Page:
With respect to the civil society, it seems that the government had not invited it to the preparations for Egypt’s participation in Habitat III. In return, the civil society in Egypt did not provide any obvious contributions in the drafting of urban challenges in Egypt, similar to the parallel reports submitted by the international civil society, such as the (The City we Need), and the statement of the Brazilian civil society about the New Urban Agenda which was translated by TADAMUN initiative. However, one cannot overlook the initiative of ten organizations from Egyptian civil society to draft a report parallel to the National Report, to assess Egyptian Urbanism in relation to the commitments of Istanbul Agenda in line with the directions of the United Nations in drafting reports. Indeed among those organizations that met were TADAMUN, 10 Tooba, and Habitat International Coalition. In this meeting it was agreed that the parallel report should contain the same provisions as the National Report. Those provisions were divided among the organizations, but the initiative did not succeed because of the complexities of the evaluation, which required human and material resources that were not available to civil society (Habitat International Coalition – Housing and Land Rights Network, 2016).
It is also worth noting the “Project Supporting Habitat III: The Implementation of the New Urban Agenda in Egypt”, which was launched by the GIZ in collaboration with the Ministry of Housing to promote the participation of Egypt in Habitat III. The theory of the project can be summarized in the fact that the absence of coordination between development partners disrupts the building of a better urban environment. The project believes that understanding the different roles of partners could lead to more effective urban development. Therefore, the project works to gather many of the development partners from civil society, especially academics, practitioners and urban researchers to be part of this project, in order to chart the road map for the implementation of the recommendations of the New Urban Agenda in Egypt. The project views the “New Urban Agenda” as an opportunity to create an urban dialogue, which consequently will enable many of the development partners to engage and support the government in implementing the recommendations of the agenda at the national and local levels. However, we hope that the project ends with the actual implementation of the New Urban Agenda and not just with the charting of a road map.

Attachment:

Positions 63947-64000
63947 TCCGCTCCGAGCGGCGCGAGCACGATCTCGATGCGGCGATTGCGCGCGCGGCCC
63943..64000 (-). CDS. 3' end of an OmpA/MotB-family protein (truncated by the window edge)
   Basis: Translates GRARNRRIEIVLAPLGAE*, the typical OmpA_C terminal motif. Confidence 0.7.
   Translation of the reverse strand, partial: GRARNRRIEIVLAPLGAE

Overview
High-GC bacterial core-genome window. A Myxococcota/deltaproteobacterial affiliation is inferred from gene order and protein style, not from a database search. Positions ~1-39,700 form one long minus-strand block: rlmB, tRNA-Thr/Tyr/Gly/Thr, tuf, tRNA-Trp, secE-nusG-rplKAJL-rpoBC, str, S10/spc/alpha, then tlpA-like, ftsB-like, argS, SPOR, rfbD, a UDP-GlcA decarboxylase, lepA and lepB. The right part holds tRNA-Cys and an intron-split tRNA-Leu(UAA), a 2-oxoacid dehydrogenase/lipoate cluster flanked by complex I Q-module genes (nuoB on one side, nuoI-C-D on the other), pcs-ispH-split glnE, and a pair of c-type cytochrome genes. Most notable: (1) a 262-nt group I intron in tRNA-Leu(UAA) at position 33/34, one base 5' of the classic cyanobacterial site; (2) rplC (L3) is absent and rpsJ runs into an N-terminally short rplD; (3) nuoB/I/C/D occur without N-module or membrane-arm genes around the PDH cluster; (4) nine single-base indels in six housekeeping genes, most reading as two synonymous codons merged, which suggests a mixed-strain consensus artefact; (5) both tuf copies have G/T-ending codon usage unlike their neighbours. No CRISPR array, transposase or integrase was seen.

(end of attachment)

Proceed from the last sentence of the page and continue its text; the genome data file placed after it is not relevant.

Quito is considered the starting point of the “New Urban Agenda”, the final draft of which was developed during the period of preparations. Before we contemplate our aspirations beyond Quito, we must pause a while to determine the nature of that Agenda. We see it as a universal document, ratified by member States, through which the United Nations aims to gain the political commitment of the participating countries towards urban issues, and in return these countries prove their presence in the international scene of development, thus gaining some kind of legitimacy. Therefore, the criticisms directed at it that it is impractical and utopian (Beattie 2014, Sandbu 2015) are refuted. That is why we believe that we should put the agenda in its correct context so that we can visualize our expectations realistically. This agenda, for example, will not bring back the informal settlements that were demolished and their residents forcibly evicted n Brazil, or in any other city, in order to build the facilities for the last Olympic Games, (Phillips, 2016).
The New Urban Agenda also includes general principles that few would disagree with. It is criticized because it lacks rural development, which is considered a regressive step in the direction of the comprehensive development of human settlements. The significance here is that probably the reason behind curtailing the agenda is to reduce the political commitment, which is what the countries participating in Habitat wanted.
On the other hand, the agenda is published every twenty years. Egyptian urban challenges have become more complex over time, because they were dealt with ineffectively. Twenty years ago, the informal sector was not controlling the Egyptian economy – as well as many developing countries – to the same extent. Hence the dimensions of these challenges have changed, as well as the institutional factors constituting them, among which are the policies and legislation. We cannot ascertain the impact of the Habitat Agenda or the New Urban Agenda on Egyptian urbanity, as the influential players have become so numerous now as to exceed the breadth of our knowledge not to mention the non-linearity of expectations. But we can say that the issuance of the agenda every twenty years makes it essential that the United Nations periodically reviews and evaluates the extent of commitment of the countries in implementing the agenda, as this will be a kind of continuous pressure to ensure the commitment to the principles of the agenda; in fact, the agenda recommended in paragraph 166 that the member States and the concerned organizations should submit, voluntarily, periodical reports on the implementation of the New Urban Agenda every four years. Otherwise, the agenda will only be an evaluation of the preceding twenty years. On the other hand, civil society must monitor their respective governments’ implementation of the agenda as a third party that can influence the future negotiations, because the implementation of the agenda is primarily dependent on the political commitment of the countries. Without the follow-up on that commitment by various parties, the agenda can become mere ink on paper. It is clear that these agendas, for example, are incapable of compelling the Egyptian government, or any of the governments, to provide adequate housing.